Like you and your businesses, Provender has seen increasing challenges and disruptions in recent times. But this only reinforces the importance of this Alliance—it is only through cooperation that we can survive and thrive.

 

Please share a favorite Provender experience and how it has affected you.

STEPHEN OHL: I was able to attend the 2019 Provender Conference. Beyond the very practical elements of getting access to varied products (and the producers that make them, which is often impossible in traditional foods), there is a deeper philosophical element. I seriously enjoyed the first keynote speaker (Eric Holt-Giménez), who spoke at length about the global food economy and how it has abjectly failed (I mean seriously enjoyed – I took three full pages of notes). His anthropological take on the subject struck me as more meaningful and truer than anything else I’ve heard or read on the subject. It reinforced my belief in local food economy, and made it clear that Provender is an organization seeking to consider all of the elements of this global industry. Analysis is often too rare in our industry, and hearing that speech I was very encouraged that we can actually do this.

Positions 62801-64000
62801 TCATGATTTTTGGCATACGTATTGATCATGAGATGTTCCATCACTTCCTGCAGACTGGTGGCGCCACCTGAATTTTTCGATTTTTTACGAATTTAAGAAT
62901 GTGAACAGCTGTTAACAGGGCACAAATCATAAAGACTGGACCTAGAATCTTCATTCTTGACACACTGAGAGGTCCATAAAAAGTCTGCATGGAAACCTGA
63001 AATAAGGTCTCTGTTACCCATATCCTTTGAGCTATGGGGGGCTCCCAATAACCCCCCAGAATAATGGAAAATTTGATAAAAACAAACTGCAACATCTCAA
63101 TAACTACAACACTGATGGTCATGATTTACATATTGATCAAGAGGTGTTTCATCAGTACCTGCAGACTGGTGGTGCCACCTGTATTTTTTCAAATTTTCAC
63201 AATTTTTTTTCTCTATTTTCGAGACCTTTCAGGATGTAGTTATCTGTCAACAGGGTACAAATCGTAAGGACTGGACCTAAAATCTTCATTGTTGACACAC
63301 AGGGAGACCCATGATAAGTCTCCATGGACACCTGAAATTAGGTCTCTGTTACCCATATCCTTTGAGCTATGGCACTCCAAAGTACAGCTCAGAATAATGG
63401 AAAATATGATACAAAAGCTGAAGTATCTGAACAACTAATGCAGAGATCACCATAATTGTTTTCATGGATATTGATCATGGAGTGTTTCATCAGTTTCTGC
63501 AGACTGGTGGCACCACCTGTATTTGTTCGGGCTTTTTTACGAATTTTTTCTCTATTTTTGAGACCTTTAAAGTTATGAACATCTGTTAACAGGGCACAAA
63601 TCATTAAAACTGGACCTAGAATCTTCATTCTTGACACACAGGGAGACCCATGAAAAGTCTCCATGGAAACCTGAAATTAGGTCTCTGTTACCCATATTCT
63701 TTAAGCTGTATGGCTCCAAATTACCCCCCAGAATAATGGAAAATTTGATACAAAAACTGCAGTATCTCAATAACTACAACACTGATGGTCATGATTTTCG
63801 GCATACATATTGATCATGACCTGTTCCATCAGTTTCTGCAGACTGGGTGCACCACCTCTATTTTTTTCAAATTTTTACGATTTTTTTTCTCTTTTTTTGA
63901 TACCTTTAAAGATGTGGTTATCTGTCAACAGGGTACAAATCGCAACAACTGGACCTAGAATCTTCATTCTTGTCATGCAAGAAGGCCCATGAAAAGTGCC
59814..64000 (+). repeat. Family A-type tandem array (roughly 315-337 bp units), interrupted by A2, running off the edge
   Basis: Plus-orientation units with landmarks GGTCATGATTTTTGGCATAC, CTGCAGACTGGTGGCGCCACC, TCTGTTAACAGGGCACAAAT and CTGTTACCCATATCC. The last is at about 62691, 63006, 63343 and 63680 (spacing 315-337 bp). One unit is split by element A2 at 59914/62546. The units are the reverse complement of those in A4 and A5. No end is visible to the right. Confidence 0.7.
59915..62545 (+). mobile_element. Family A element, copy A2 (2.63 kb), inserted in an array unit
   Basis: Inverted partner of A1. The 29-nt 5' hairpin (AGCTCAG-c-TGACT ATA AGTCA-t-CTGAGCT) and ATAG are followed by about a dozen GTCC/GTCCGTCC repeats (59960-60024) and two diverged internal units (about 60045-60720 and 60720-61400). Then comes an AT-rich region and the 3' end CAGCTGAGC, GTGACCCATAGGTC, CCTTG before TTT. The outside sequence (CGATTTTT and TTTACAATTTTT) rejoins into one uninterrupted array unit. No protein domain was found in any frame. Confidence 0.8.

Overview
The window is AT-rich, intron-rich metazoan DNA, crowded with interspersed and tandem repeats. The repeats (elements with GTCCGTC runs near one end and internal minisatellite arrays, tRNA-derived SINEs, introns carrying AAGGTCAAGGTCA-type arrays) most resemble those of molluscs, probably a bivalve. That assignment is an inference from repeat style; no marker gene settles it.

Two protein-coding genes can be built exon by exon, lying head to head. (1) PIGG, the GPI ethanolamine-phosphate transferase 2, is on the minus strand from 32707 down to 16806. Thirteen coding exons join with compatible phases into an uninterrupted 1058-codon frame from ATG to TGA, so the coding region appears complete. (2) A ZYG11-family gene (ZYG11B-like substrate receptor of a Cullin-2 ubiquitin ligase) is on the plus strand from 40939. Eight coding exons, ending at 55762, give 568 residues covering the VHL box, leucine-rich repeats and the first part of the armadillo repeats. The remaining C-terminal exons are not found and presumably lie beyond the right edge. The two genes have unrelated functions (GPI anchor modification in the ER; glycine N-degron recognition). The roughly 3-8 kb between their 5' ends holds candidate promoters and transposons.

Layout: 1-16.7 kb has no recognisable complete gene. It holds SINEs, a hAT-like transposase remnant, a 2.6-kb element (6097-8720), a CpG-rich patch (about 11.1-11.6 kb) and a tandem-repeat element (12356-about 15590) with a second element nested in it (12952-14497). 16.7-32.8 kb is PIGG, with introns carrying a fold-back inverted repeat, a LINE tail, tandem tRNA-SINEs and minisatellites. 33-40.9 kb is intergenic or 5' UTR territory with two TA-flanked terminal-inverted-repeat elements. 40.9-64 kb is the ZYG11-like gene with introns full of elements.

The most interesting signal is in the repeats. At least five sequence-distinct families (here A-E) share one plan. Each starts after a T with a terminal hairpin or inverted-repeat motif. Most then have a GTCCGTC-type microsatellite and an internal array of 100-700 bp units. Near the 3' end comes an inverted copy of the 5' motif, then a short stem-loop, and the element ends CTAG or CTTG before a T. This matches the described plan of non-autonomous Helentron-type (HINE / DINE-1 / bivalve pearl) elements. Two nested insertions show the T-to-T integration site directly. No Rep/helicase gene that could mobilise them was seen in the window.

JACKSON BAGLEY-BONNER: At the 2018 conference I was lucky enough to take two workshops that radically changed my communication style and the way I do my job. The combination of the workshops “Engaging Customers through Authenticity” and “Emotionally Intelligent Customer Service” allowed me and peers to talk openly about company and role-specific challenges that really helped open my eyes to the best way to deal with problems and cultivate authentic relationships with customers. Ever since that conference, connections and communication have felt different. It’s allowed me to become more communicative and collaborative both personally and professionally. It was a truly “ah-ha” moment and things have been different ever since that day.